Dear members and friends,
Two summer events always seem to signal celebration: the first is the end of the Museum’s fiscal year, which occurs annually on June 30, and the second is Labor Day, which marks the beginning of the upcoming season. We closed the fiscal year with great news: 150,018 visitors came through our doors, experiencing exhibitions, programs, events, the shop, and more. This represents a 30% increase from the previous year. And we are looking ahead with greater enthusiasm than ever before.
Many of you will recall the spectacular 2011 exhibition of more than 650 quilts—each and every one of them in shades of red and white. This astonishing presentation of one woman’s collection revealed the history, complexity, and artistry of a beloved icon of American folk art. The exhibition took place at the Park Avenue Armory for one week only, and it’s still the subject of excited discussion.
This once-in-a-lifetime exhibition and all the quilts are now documented in a magnificent book published by the Museum in conjunction with Skira/Rizzoli. Red & White Quilts: Infinite Variety is now available at the American Folk Art Museum Shop. So many people played such important roles in the making of this book. We are especially indebted to Mrs. Joanna Rose for her remarkable collection. Written by Museum Trustee Elizabeth V. Warren with Maggi Gordon, an expert in the field, the book includes essays from Stacy C. Hollander, the Museum’s Deputy Director for Curatorial Affairs, Chief Curator, and Director of Exhibitions, and Tom Hennes of Thinc Design, who led the team that designed the exhibition. Gavin Ashworth captured the structural splendor of the exhibition in powerful photographs, and he photographed each quilt with care. Megan Conway, the Museum’s Director of Publications and Website, dedicated herself to this project, and the result is staggeringly beautiful.
We will celebrate this landmark publication with a book signing on Saturday, September 26, which will be the last day the book will be available at pre-order prices.
September 26 is also the second-to-last day of Folk Art and American Modernism. This scholarly and elegant exhibition reveals how early American art influenced the pioneers of modernist paintings in the U.S., and uncovers the beginnings of many of the most important folk art collections in the country. We also prepared an in-depth brochure to accompany the show. It reproduces many of the most important works on display and provides an excellent overview of how folk art evolved as a discipline and area of scholarship.
A more in-depth experience of the exhibition can be had in a series of programs we are calling “Folk Art Pioneers.” On Thursday, September 10, author Avis Berman will discuss Juliana Force, the first director of the Whitney Museum of American Art, who was a champion of folk art and helped bring it to widespread public attention. And on Thursday, September 17, Deputy Director Stacy C. Hollander will explore how modernist artists were influenced by and yet diverged from folk art, causing a ripple effect in the art world that led to the creation of the American Folk Art Museum. We encourage you to register soon for these presentations to ensure your participation.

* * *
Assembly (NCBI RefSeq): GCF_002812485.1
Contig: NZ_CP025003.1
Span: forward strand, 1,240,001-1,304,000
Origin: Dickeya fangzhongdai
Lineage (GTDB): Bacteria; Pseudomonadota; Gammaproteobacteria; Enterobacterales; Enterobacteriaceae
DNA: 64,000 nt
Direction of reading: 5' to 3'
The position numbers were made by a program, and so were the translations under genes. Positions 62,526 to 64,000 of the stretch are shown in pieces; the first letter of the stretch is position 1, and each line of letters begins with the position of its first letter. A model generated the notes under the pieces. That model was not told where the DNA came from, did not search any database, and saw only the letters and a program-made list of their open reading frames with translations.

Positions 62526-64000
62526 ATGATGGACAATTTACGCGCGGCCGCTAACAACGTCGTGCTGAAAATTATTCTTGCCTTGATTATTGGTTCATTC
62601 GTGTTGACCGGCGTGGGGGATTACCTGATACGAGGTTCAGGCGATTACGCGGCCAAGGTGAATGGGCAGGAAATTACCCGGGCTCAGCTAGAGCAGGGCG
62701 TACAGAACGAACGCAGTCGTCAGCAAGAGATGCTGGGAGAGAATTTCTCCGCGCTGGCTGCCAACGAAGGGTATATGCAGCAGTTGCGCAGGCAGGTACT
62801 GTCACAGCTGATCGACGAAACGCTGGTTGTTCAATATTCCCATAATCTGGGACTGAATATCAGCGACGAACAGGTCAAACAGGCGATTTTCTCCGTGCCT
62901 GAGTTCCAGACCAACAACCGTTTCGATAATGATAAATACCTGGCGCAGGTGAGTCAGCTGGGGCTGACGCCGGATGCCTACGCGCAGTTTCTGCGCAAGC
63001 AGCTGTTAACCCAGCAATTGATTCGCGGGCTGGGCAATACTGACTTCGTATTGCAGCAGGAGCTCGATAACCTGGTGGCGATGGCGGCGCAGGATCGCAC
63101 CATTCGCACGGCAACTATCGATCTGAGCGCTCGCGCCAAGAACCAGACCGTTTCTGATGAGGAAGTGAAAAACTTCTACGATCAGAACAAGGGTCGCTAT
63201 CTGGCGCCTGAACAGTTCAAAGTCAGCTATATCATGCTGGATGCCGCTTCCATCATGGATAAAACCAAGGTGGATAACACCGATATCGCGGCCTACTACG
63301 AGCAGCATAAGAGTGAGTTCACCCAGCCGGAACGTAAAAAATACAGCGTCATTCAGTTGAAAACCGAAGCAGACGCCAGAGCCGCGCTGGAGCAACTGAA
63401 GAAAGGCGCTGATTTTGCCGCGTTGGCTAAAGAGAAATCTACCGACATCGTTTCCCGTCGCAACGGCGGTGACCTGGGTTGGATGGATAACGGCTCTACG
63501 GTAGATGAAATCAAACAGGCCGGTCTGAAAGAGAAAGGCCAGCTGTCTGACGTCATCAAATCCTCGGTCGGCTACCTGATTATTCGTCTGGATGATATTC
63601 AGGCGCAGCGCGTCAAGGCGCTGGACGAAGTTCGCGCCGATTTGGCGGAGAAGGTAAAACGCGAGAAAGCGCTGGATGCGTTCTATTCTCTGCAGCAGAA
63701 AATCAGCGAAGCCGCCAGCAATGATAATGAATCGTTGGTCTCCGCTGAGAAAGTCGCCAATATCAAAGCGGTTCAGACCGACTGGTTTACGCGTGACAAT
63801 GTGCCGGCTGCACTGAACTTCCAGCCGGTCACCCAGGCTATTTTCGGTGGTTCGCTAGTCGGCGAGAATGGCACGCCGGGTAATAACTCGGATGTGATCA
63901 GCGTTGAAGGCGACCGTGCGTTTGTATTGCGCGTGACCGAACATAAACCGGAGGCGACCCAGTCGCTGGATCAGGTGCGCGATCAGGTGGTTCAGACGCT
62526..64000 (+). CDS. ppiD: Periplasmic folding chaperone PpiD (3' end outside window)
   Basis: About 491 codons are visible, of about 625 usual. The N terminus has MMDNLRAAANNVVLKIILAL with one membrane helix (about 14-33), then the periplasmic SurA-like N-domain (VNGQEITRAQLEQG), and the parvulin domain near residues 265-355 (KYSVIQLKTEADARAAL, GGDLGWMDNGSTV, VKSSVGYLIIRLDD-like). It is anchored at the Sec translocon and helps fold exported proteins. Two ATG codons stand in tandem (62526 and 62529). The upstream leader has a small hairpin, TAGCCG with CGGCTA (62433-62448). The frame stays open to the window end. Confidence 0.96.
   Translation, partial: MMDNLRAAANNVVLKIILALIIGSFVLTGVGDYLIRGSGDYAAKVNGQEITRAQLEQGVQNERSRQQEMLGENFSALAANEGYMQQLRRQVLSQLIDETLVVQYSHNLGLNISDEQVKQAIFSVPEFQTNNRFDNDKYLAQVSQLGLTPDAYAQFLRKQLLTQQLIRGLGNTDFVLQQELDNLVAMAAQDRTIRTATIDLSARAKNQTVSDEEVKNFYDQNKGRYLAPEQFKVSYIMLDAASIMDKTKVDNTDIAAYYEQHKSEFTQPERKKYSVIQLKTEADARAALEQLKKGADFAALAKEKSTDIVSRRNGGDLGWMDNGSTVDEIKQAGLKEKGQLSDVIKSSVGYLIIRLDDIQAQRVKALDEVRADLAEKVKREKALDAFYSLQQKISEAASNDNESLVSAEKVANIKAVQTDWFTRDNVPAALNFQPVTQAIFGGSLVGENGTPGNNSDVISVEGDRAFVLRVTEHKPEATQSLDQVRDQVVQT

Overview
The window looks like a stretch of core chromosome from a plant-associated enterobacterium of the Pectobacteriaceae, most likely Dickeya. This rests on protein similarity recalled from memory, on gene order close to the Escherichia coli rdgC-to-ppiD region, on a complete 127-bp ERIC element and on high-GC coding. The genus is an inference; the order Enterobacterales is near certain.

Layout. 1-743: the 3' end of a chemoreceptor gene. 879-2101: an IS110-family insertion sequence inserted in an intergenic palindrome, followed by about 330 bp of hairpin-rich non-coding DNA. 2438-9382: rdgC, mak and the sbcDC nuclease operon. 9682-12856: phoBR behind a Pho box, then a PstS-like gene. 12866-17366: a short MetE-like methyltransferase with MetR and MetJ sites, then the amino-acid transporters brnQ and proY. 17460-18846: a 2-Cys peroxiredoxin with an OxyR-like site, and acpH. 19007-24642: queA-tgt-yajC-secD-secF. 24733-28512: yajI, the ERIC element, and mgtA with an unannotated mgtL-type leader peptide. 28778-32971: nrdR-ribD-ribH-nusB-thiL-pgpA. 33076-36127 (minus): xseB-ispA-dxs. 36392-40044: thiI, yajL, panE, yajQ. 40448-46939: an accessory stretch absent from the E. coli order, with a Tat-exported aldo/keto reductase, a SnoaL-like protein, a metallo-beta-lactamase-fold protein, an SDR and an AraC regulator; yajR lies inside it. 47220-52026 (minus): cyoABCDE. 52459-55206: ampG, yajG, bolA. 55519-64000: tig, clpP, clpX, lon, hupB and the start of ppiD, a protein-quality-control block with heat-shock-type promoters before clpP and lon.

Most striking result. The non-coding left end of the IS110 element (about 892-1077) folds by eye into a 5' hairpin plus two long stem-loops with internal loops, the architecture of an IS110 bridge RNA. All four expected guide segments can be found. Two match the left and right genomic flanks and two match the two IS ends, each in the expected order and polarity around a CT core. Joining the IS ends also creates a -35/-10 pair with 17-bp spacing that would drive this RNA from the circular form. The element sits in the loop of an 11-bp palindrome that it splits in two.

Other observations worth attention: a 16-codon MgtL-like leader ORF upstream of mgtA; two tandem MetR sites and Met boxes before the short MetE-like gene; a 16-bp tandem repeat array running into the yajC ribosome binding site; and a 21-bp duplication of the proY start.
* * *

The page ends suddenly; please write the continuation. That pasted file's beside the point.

Following the exhibition that is currently on view, the Museum will explore the arrival of art brut in America. The term art brut was coined by the iconoclastic and legendary French artist Jean Dubuffet (1901–1985). Art Brut in America: The Incursion of Jean Dubuffet opens October 13, and it will feature some two hundred works from the Collection de L’Art Brut in Lausanne, Switzerland. Many of the works have traveled to museums abroad, but they have never traveled to the U.S. in such a large and overarching grouping. This is a unique opportunity.
We celebrate American originality on Thursday, October 15, with a gala to benefit the Museum while honoring three of our “BFFs.” We are so pleased to salute these champions of folk art and long-time supporters of the Museum: Jerry Lauren, leading collector of American folk art and self-taught art, and Executive Vice President and Creative Director of Men’s Design, Ralph Lauren Corporation; the Leir Charitable Foundations, which will be represented by Arthur Hoffman, President; and Laura Parsons, American Folk Art Museum Board Chair and art philanthropist. Please join us at Gotham Hall (1356 Broadway at 36th Street), for an evening of sublime entertainment provided by the Grammy-nominated JC Hopkins Biggish Band, courtesy of Minton’s jazz club. Cocktails will be served at 6:30 p.m., followed by a seated dinner for 350 guests. Click here for ticket and table prices, and to learn more.
I’ll conclude with one other note of thanks: to the amazing interns who spent this past summer with us. Each and every one helped the Museum and staff in so many important ways. We are grateful for their participation, and we wish them success.
I hope to see you soon at the Museum.
Dr. Anne-Imelda Radice
Image: Elie Nadelman (1882–1946), Woman at the Piano, New York City, c. 1917, stained and painted wood, 35 1/8 x 23 1/4 x 9″ (including base), The Museum of Modern Art, New York, The Philip L. Goodwin Collection, 105.1958. Copyright © Estate of Elie Nadelman. Digital Image © The Museum of Modern Art/Licensed by SCALA/Art Resource, New York.